It was all in the eyes. They say peek into someone's eyes if you really want to see what they're about and how they're feeling. From the looks of things at a performance to celebrate his sixtieth birthday at Birdland at the end of August 2007, it seemed that Richie Beirach was feeling good. Sounded tops, too.
This classically-trained veteran pianist was marking his sixth decade on earth with a little help from his friendstrio band mates, bassist George Mraz and drummer Billy Hart, expert rhythm makers also featured on this highly effective 2007 Japanese import from Venus Records, Manhattan Reverie
. They all appeared to have a certain twinkle in their eyes, suggesting that they are very comfortable playing with each other, wise to each other's ways and that they were having a good time. It was kind of a nice message: Age has nothing to do with vitality or musical ability, except maybe, in this case, it adds to both of those things.
Two terrific guests shared in the belated (his birthday was in May) festivities at Birdland trumpeter Randy Brecker and the violinist Gregor Huebner. Whether live or on recording, Hart and Mraz supplied excellent support to Beirach's intricate, introspective and lively playing.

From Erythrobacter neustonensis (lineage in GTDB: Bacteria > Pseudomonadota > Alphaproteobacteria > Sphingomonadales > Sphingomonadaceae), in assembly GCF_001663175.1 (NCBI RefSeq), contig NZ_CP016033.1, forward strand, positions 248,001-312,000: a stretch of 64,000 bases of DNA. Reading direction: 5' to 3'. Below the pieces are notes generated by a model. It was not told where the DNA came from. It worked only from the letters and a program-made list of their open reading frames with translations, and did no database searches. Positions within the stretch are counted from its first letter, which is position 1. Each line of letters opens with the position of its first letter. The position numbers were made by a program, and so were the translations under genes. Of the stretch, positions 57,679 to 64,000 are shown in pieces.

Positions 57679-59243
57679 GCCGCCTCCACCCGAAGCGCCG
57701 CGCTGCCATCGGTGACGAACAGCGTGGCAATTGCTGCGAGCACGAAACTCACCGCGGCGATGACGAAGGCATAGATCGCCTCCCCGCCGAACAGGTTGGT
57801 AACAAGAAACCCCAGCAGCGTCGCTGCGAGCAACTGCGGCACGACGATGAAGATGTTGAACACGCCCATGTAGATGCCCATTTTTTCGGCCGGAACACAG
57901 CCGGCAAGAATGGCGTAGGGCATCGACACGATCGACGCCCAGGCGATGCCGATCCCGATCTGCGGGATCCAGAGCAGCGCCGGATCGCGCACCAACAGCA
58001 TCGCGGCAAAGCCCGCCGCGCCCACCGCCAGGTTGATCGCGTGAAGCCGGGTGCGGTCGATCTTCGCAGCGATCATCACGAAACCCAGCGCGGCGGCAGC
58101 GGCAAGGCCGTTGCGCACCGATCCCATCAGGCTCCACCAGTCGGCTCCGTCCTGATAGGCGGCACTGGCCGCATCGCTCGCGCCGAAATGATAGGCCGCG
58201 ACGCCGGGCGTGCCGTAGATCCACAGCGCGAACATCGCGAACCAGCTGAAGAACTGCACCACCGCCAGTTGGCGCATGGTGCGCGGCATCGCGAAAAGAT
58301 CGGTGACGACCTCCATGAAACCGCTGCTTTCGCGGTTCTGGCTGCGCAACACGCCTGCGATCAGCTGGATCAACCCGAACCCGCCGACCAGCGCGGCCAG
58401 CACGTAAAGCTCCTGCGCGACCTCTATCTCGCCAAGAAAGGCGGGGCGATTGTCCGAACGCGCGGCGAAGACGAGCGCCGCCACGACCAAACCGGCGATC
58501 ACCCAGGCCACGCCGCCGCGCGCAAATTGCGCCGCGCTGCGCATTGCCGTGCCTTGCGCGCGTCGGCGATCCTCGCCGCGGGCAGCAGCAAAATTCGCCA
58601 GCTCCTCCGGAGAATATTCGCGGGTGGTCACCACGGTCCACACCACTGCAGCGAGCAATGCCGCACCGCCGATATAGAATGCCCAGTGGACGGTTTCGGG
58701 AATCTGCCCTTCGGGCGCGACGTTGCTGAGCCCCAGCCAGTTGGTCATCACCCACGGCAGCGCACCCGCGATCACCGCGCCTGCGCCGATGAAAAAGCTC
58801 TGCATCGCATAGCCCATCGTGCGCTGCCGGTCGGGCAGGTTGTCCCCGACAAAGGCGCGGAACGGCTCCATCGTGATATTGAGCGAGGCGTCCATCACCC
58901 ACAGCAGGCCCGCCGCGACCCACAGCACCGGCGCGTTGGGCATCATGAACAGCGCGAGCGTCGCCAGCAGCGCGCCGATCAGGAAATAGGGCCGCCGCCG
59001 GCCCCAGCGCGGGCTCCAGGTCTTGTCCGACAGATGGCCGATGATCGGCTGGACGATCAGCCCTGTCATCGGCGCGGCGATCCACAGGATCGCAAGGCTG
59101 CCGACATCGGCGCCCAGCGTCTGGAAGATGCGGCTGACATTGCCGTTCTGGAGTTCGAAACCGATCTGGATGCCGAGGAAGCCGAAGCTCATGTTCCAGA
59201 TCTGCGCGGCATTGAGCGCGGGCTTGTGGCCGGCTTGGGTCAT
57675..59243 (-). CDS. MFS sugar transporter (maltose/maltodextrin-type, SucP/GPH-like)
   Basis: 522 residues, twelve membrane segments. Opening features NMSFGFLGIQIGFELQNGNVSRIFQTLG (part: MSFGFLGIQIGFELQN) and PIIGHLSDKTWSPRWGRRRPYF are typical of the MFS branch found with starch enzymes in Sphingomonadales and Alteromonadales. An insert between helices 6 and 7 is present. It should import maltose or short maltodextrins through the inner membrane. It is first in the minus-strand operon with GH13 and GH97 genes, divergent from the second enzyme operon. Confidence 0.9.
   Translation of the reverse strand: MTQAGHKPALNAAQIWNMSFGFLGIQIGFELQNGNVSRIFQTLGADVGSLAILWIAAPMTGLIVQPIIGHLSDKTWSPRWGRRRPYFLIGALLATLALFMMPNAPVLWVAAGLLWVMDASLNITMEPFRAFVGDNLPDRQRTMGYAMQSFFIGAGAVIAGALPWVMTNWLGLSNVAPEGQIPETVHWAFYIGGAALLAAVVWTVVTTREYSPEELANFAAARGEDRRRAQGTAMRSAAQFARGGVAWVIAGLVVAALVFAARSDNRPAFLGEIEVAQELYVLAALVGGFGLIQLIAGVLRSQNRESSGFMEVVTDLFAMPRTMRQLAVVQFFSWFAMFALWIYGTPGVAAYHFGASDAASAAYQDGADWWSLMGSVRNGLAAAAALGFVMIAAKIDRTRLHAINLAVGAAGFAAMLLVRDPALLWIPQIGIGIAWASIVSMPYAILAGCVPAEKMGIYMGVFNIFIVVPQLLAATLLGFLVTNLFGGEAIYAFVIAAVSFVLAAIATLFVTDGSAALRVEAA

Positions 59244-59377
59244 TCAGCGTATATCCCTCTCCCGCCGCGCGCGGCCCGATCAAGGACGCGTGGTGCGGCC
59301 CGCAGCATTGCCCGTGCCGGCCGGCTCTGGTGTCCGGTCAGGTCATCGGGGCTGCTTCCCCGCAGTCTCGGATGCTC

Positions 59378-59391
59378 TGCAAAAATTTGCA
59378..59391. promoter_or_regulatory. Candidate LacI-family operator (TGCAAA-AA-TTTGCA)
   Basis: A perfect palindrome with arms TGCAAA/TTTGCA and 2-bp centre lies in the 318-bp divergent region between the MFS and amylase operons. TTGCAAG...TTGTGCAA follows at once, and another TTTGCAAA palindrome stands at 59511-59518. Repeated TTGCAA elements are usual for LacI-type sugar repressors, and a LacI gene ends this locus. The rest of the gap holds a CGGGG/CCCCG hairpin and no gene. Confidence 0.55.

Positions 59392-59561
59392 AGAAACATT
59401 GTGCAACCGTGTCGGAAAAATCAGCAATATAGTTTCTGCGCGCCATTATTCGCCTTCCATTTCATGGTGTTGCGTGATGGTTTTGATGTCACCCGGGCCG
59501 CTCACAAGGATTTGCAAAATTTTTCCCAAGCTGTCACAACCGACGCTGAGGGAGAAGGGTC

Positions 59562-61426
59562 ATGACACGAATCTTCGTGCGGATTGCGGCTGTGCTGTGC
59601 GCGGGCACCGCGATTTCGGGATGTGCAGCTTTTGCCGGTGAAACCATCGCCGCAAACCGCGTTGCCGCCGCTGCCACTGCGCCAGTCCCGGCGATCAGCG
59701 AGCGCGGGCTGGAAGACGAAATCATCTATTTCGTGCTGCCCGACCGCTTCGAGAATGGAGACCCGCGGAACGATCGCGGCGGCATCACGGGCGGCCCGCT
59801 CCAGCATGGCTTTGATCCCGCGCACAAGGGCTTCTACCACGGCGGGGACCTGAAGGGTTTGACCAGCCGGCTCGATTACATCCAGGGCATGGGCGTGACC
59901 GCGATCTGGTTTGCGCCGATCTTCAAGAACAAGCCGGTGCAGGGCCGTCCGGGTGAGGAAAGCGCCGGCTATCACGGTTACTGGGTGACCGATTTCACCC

Surprises of the show included explorations of Bartók and Bach, each offering gorgeously rendered improvisations. A tribute to the late Michael Brecker, in the form of a rearranged "old Russian folk song as Beirach described it, was moving and beautiful, if at moments almost painful to witness, a feeling heightened by the intensity of brother Randy's participation. These stunning, seemingly effortless endeavors were punctuated by exquisite soloing by Huebner.
The live event had been touted in some circles as an occasion also to mark the release of Manhattan Reverie
so the repertoire sampled on the Friday before Labor Day was somewhat unexpected, as no pieces from the album were played in that particular set. But the recording merits repeated listening. It features several standards, including "You Don't Know What Love Is, "On Green Dolphin Street and "If I Were a Bell, all performed at breakneck pace. Somehow that works. In fact, for those of us out here who are a little love-weary (or even love-leery?) it was a welcome change of pace to hear a heart-crushing tune like "You Don't Know What Love Is zip by at such a clip. Would that the pain of lost love could breeze by like that. The Germany-based pianist's own title track is delicious and more gently realized, though a pretty violin accompaniment goes by uncredited.